The billionaire founder of Canada's Cirque du soleil will rocket to international attention after blasting off into outer space to host one of the most unique spectacles in human history.

The fact that Guy Laliberte becomes, over the next two weeks, Canada's first-ever commercial space tourist is hardly a big deal considering what else he has in store.

It's the star-studded show he intends to host from outer space - with concerts in 14 different cities featuring rock stars like U2 and Shakira, and former U.S. vice-president Al Gore - that will grab headlines far beyond this country's borders.

Laliberte is already notorious for throwing some of the world's wildest parties. Now he's set to host the biggest bash in the known universe.

It was a long career path that led the 50-year-old impresario to Wednesday's launch from the Baikonur Cosmodrome in Kazakhstan.

He started as a street juggler and fire-eater and, because he was the best at math among his group of performing friends, Laliberte was put in charge of a little performing troupe that would eventually become the world-famous Cirque du soleil.

That business venture helped Laliberte become wealthy enough to plunk down $US35 million for a seat on an old Russian spacecraft and a stay aboard the International Space Station.

His travel mates on the trip to the space outpost are Russian cosmonaut Maxim Surayev and American astronaut Jeff Williams.

Laliberte, the seventh space tourist to blast off in a Russian Soyuz spacecraft, actually lucked out back in April and was offered a seat when another mission was scrubbed.

Before liftoff, Laliberte was asked whether he had any fears about his upcoming mission.

"I'm not scared of anything up there," Laliberte told reporters at a pre-launch news conference. He said he has been consulting with his "old friend," Canadian astronaut Julie Payette, who was at the launch site with 40 friends and family members.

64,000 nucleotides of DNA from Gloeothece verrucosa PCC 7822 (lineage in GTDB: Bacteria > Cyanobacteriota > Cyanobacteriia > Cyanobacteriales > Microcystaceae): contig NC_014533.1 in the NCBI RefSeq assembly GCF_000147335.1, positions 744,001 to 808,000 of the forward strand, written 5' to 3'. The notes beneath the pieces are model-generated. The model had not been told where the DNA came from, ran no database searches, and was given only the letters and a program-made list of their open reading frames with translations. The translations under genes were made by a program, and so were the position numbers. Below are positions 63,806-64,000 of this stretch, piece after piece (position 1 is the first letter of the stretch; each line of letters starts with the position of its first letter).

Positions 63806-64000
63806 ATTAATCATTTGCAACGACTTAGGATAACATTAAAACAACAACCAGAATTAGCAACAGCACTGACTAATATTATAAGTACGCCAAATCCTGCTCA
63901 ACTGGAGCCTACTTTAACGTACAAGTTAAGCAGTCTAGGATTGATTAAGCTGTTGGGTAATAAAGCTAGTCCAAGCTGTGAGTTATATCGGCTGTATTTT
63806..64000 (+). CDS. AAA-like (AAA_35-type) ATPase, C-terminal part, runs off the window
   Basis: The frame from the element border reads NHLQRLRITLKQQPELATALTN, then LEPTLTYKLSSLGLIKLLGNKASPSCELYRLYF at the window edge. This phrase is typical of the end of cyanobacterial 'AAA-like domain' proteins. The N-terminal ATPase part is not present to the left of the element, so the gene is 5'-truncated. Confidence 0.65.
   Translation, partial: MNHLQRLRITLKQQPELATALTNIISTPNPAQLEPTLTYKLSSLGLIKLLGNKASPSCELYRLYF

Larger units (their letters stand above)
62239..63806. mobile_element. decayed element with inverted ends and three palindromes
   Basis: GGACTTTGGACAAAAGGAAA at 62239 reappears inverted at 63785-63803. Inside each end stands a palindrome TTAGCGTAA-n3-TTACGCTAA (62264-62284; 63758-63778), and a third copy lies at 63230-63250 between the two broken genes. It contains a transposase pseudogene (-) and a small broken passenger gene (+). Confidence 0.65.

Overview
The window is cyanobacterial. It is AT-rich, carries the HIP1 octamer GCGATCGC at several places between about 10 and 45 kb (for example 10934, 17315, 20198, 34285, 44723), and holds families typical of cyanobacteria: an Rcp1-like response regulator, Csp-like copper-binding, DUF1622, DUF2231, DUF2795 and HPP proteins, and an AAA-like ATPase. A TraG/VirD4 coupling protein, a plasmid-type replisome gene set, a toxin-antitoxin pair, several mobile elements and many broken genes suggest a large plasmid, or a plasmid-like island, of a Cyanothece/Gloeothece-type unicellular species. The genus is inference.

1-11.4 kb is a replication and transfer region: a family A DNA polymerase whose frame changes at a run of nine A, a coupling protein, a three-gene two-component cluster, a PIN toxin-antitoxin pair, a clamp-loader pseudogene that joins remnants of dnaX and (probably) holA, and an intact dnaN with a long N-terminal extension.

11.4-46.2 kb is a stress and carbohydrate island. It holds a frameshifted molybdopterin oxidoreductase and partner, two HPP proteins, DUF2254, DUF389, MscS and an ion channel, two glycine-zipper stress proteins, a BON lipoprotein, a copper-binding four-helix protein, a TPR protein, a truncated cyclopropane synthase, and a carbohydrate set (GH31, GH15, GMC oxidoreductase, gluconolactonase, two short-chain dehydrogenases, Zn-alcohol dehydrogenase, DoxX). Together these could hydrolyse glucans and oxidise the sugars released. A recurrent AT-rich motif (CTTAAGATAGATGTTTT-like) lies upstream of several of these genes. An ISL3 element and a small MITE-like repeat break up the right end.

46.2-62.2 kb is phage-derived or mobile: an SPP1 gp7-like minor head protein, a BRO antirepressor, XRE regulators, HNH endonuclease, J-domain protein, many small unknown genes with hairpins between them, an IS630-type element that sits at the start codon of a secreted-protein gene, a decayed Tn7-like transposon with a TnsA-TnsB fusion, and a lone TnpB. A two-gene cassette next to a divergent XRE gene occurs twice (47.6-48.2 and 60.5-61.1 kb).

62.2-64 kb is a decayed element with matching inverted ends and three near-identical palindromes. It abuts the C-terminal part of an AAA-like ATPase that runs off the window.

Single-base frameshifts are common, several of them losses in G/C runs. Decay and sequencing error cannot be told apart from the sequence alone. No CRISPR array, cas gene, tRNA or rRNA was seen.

A space-tourism executive who booked Laliberte's flight said the traditional Russian Soyuz is the safest way to travel into orbit.

"Space flight is not a business that is without risk, so it would be unreasonable to say that this is a risk-free enterprise," said Eric Anderson, the CEO of Space Adventures.

"But it is certainly true that this is the best way to go into space."

Laliberte had to train for five months at Star City, outside Moscow, to prepare for what he calls his "poetic social mission."

That 12-day mission kicks into high gear after the Quebec City native arrives for a stop aboard the space station, where he will be welcomed by Canadian astronaut Bob Thirsk.

The highlight of Laliberte's nine-day stay on the giant orbiting lab comes on Oct. 9, when he hosts a worldwide show from space to raise awareness of water issues.

It's linked to Laliberte's One Drop Foundation, which he set up "to fight poverty around the world by providing sustainable access to water."

The two-hour live artistic event will be presented in 14 cities around the world and will feature a variety of international musical performers as well as actors, filmmakers, and other friends of Laliberte.

"This is a crazy adventure because this is the first time that a show will be presented from the space station," said Daniel Lamarre, the Cirque du soleil CEO.

"We have so many international artists that it's helping us to generate interest."

Laliberte will also try to keep the mood light while other astronauts conduct their serious scientific experiments. He's bringing some red clown noses up to space, and he intends to share them with his new friends.

He will also be surrounded by plenty of photos of his children and family, which he has included among his five-kilogram luggage allowance.

"He asked each of his family members to give him something that will remind him of his five kids, his fiancee and other family members," Lamarre said.

The return from space may be a little bumpy.

The Soyuz was first introduced in the mid-1960s and - although it has been re-designed over the years - it still has the kind of tiny landing module associated with NASA's early Apollo flights.

Mario Ciaramicoli, a recent Canadian graduate of the International Space University, says the Soyuz remains the most reliable way of getting humans into space.

"(The Russians) haven't dramatically changed their equipment," he said in an interview.

"The basic principle hasn't changed very much because it's been working all this time," said Ciaramicoli, who recently visited the Russian training centre in Star City.

The Soyuz capsule, which uses a parachute to soften its bumpy re-entry, has missed its landing target in the past.

"We heard the story about one capsule that went down on to a mountain," Ciaramicoli said.

"It just rolled down the hill and, if that wasn't enough, when they (the astronauts) got out, there were wolves in the middle of the forest waiting for them and they had to scare them away."